Measure voltages and compute current flow in a voltage divider formed by two fixed resistors. Practice using a breadboard and DMM.

Many sensor circuits we use will be built around an arrangement of
series resistances called a *voltage divider*. This is a fundamental
construction which will appear again and again.

Two resistors in series form a single current pathway, so a voltage \(V_{in}\) applied across the pair will cause the same current \(i\) to flow through each of them. However, the voltage drop across each resistor resulting from that current is proportional to the resistance (\(V_1 = i * R1\), \(V_2 = i * R2\)), so the voltage at the intermediate node depends on the relative resistances. In the simplest case, if both resistances are the same, the voltage in the middle will be the average of the voltage at each end.

We will use the voltage divider structure to allow a variable resistance (e.g. sensor or switch) to control the voltage at the intermediate point. This is useful for us because the analog-to-digital converter on the Arduino senses applied voltage.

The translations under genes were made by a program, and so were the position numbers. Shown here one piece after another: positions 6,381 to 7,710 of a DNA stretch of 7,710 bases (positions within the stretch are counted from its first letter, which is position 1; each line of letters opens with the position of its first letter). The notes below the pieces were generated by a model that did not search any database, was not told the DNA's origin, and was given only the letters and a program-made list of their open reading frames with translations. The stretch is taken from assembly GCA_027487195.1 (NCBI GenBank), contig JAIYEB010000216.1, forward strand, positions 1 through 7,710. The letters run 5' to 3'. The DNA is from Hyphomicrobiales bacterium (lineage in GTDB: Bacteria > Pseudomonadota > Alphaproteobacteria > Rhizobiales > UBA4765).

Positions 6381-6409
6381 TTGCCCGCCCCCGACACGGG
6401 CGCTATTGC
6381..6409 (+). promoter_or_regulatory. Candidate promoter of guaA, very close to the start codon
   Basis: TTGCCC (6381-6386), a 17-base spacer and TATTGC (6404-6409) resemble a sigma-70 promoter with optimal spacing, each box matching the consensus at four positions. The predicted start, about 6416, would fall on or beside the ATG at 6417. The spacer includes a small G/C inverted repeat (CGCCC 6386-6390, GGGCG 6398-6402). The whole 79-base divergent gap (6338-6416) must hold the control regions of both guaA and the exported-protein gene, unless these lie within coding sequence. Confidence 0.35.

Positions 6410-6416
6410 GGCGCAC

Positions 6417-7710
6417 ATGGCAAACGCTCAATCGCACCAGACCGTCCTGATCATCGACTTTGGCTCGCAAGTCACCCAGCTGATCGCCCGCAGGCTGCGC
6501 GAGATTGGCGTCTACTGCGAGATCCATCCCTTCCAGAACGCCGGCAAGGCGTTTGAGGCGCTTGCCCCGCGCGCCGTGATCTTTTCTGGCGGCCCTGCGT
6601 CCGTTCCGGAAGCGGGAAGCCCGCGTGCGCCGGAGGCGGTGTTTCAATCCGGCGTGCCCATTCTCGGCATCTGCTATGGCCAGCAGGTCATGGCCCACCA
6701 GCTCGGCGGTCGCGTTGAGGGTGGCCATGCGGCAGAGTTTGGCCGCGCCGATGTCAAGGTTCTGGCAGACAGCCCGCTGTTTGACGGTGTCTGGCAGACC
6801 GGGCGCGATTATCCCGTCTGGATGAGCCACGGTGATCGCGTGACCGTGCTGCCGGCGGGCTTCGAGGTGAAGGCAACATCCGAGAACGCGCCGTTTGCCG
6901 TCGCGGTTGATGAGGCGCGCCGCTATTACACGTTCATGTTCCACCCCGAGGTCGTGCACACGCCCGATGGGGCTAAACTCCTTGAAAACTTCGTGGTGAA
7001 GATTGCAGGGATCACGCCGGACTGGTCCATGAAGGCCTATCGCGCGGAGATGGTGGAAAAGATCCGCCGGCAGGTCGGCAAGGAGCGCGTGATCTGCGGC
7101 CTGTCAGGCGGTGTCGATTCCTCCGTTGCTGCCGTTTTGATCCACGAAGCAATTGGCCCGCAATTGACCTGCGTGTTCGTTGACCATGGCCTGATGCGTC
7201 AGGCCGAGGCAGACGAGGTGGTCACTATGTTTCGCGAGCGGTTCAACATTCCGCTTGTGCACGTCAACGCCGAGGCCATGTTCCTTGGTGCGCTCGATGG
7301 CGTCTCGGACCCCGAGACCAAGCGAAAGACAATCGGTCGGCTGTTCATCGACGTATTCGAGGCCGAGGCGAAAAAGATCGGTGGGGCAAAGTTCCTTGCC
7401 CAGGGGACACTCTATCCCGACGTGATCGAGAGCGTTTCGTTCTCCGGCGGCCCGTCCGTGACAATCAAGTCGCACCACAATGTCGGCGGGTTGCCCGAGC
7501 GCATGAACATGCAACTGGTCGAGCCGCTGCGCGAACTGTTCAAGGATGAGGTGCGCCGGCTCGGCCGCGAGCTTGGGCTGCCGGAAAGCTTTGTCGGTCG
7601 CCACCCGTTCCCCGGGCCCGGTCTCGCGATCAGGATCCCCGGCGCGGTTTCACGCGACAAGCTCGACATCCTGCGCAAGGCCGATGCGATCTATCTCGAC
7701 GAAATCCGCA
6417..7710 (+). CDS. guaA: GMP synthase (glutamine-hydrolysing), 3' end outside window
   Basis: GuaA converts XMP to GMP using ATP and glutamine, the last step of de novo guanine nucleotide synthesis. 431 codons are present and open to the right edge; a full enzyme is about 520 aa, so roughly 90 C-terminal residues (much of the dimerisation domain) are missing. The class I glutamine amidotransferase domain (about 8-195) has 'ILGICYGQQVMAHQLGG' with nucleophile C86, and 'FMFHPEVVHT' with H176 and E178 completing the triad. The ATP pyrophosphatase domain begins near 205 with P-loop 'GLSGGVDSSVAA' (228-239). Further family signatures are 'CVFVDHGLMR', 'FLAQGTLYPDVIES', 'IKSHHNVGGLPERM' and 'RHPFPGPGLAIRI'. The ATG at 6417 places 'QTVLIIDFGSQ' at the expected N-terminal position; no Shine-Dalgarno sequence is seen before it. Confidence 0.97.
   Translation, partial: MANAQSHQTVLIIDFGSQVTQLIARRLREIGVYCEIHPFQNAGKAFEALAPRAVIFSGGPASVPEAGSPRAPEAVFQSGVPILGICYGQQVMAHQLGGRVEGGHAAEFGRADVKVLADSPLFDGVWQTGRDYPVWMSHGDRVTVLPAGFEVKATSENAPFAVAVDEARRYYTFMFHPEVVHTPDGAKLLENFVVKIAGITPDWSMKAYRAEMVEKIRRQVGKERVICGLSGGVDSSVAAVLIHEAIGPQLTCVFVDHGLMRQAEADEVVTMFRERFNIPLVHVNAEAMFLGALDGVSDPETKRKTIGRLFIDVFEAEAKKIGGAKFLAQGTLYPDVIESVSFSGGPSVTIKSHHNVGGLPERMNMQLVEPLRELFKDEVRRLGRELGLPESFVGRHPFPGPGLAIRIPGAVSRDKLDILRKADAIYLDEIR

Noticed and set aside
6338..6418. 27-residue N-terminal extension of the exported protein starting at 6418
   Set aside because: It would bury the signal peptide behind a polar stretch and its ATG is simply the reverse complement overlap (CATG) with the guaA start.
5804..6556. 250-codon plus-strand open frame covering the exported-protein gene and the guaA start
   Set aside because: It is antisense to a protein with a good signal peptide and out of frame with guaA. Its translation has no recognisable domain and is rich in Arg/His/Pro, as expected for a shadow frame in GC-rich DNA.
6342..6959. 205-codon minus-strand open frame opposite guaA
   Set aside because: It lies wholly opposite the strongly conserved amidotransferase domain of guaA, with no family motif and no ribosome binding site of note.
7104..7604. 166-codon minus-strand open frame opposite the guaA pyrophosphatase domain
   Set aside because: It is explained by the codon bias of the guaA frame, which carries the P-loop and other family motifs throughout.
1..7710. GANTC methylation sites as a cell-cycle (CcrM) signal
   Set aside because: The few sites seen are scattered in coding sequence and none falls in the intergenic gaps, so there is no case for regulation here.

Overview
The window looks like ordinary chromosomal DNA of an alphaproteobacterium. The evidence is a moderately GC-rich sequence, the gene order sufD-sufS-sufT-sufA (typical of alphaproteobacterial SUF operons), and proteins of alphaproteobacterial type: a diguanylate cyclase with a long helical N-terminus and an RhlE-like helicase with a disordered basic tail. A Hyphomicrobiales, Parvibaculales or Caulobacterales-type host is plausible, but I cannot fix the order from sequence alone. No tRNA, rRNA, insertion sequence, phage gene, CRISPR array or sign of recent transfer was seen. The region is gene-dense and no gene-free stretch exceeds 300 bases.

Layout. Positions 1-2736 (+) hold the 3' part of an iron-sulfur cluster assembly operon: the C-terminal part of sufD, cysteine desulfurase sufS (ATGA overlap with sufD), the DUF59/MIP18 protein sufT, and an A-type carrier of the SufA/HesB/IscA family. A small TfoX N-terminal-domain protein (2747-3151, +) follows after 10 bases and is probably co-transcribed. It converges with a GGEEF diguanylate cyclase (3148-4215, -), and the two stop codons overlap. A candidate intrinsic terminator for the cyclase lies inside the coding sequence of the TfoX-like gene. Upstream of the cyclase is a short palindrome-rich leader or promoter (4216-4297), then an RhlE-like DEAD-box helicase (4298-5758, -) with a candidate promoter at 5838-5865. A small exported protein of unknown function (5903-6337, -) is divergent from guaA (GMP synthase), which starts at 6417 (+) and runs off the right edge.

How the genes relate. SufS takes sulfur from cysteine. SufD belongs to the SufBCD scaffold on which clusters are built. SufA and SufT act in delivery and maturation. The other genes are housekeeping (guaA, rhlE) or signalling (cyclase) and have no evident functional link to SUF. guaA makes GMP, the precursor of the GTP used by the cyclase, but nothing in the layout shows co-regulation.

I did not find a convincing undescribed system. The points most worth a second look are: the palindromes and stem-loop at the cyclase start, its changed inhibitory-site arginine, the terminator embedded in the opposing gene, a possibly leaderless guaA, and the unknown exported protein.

- Choose two resistors of nominally equal value. Any value between 100 and 4700 ohms is fine.
- Measure the exact resistance of each resistor.
- Set up the divider on a breadboard; a suggested layout is shown below.
- Carefully measure the voltage \(V_{in}\) applied across the series pair of resistors. This should be your supply voltage (\(V_{in} = V_1 + V_2\)).
- Compute the expected voltage \(V_2\) across the grounded resistor: \(V_2 = V_{in} * (R_2 / (R_1+R_2))\) where \(R_1\) is the ‘upper’ resistor connected to the positive supply and \(R_2\) is the ‘lower’ resistor connected to ground.
- Vary the input voltage and repeat; you should be able to convince yourself that the intermediate voltage scales proportionately.
- Open the circuit and measure the actual current through the divider. Compare against the predicted value: \(i = V_{in} / (R_1 + R_2)\).

- Fritzing file:
`voltage-divider.fzz` - EAGLE file:
`voltage-divider.sch`